Clark Howard: Don’t use your 401(k) as a bank

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According to a new study from Fidelity Investments, nearly one in four people have a loan against their 401(k) right now. Here are five reasons why you shouldn’t do this:

  1. You’re likely to reduce or stop your contributions during payback. The Fidelity study says almost half of people who do a 401(k) loan reduce how much cash they stash for retirement while they’re repaying the loan. That’s because they’re struggling to make those payments back.
  2. The “Hey, I’m paying myself back” rationale isn’t so straightforward. You pay yourself back with after-tax money that then will be taxed again when you retire.
  3. If you do it once, you may do it again. You have a 50/50 chance of this being a case of wash, rinse and repeat, according to Fidelity.
  4. The real cost is opportunity. Taking the long view, the stock market has a lot more up years than down years. So if you’re not as invested in the market because you’ve reduced or stopped your contributions during payback, you’re missing a lot of the gain that takes place over time.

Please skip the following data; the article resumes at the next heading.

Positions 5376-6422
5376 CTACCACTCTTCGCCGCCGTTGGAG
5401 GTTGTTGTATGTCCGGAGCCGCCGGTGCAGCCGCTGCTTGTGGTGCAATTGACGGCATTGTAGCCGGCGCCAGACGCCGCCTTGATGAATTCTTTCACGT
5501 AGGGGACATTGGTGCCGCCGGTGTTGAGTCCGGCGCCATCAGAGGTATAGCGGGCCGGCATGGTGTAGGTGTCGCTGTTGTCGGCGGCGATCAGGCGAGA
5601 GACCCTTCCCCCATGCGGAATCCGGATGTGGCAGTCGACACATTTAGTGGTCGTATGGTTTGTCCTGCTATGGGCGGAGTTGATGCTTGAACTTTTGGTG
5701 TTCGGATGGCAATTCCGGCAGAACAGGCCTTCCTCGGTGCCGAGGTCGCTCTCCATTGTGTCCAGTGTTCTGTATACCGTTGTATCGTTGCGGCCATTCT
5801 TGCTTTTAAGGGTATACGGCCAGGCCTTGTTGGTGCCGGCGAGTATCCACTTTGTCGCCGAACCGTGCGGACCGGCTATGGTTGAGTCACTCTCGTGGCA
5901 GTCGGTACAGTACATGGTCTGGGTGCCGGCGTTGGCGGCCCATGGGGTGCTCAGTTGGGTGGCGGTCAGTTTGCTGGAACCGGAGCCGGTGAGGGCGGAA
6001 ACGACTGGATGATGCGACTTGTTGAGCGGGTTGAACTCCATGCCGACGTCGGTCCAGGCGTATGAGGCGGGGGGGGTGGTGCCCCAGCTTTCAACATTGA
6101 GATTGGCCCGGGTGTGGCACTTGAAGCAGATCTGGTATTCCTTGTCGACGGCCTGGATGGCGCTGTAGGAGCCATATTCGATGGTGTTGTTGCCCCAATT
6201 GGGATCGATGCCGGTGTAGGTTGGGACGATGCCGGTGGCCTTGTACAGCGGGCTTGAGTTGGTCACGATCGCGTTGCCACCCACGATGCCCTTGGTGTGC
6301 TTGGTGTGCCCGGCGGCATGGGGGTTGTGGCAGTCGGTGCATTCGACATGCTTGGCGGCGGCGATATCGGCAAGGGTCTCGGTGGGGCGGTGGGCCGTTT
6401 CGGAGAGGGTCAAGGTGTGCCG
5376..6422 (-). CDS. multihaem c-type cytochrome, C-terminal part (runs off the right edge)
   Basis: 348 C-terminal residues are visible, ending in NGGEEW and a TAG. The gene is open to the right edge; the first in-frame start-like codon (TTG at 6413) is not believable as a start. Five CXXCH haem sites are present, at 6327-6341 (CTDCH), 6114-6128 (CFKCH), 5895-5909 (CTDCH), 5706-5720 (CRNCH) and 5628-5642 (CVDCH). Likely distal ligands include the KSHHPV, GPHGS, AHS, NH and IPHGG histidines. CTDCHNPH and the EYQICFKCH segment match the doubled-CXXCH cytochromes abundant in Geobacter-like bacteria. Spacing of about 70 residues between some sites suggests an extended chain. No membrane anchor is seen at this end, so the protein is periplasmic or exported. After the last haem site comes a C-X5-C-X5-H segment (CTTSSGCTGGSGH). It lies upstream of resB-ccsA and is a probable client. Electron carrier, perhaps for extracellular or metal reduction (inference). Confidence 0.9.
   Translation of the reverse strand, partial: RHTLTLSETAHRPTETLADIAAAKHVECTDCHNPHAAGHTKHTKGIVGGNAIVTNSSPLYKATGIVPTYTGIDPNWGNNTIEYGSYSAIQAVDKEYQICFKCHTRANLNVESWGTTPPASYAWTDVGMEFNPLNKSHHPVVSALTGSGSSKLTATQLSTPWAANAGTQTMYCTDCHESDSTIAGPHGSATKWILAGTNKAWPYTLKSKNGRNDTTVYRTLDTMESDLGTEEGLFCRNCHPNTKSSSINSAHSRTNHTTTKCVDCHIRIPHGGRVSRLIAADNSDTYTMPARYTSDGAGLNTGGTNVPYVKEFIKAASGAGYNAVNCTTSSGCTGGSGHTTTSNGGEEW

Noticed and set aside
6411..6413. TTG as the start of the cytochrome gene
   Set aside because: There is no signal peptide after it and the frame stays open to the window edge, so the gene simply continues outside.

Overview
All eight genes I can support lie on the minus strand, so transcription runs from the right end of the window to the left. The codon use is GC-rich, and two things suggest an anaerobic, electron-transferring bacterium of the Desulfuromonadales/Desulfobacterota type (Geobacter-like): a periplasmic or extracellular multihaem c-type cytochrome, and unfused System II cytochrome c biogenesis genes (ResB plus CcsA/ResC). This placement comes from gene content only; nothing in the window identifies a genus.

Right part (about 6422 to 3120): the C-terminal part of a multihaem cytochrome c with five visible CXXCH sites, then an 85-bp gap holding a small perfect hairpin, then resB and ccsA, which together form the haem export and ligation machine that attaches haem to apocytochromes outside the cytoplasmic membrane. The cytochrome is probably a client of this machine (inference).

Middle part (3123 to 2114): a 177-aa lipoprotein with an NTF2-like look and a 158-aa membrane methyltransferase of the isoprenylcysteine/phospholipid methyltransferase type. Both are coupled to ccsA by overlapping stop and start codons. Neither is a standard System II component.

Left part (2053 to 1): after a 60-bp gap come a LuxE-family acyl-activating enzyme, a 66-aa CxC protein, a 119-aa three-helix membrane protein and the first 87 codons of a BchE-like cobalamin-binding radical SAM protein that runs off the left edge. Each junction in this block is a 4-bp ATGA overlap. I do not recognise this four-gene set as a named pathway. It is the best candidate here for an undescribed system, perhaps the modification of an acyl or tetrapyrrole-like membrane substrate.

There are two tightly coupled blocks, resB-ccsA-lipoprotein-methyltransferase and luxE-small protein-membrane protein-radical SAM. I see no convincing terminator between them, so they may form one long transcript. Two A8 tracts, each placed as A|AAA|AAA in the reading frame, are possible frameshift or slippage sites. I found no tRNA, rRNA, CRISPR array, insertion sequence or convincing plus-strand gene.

5. The net effect is less for you in retirement. A 401(k) loan today means an enormous reduction in what you have to live on in retirement. So you’ll either have to work more years to make up for it or live a life that could put you in near-poverty during retirement.

Several years ago, when interest rates were at incredible lows, I was suggesting it might be OK to tap your 401(k) to secure a great mortgage or refi rate. But now I’ve come to a point where I wish you couldn’t get to that money at all. Because the temptation obviously is too great.

– Clark Howard — Save More, Spend Less, Avoid Rip-offs — for the Atlanta Bargain Hunter blog

Consumer expert Clark Howard’s column appears here each Thursday in conjunction with Deal Spotter, a weekly print section in The Atlanta Journal-Constitution. Find more answers to your consumer questions at Clark’s website.

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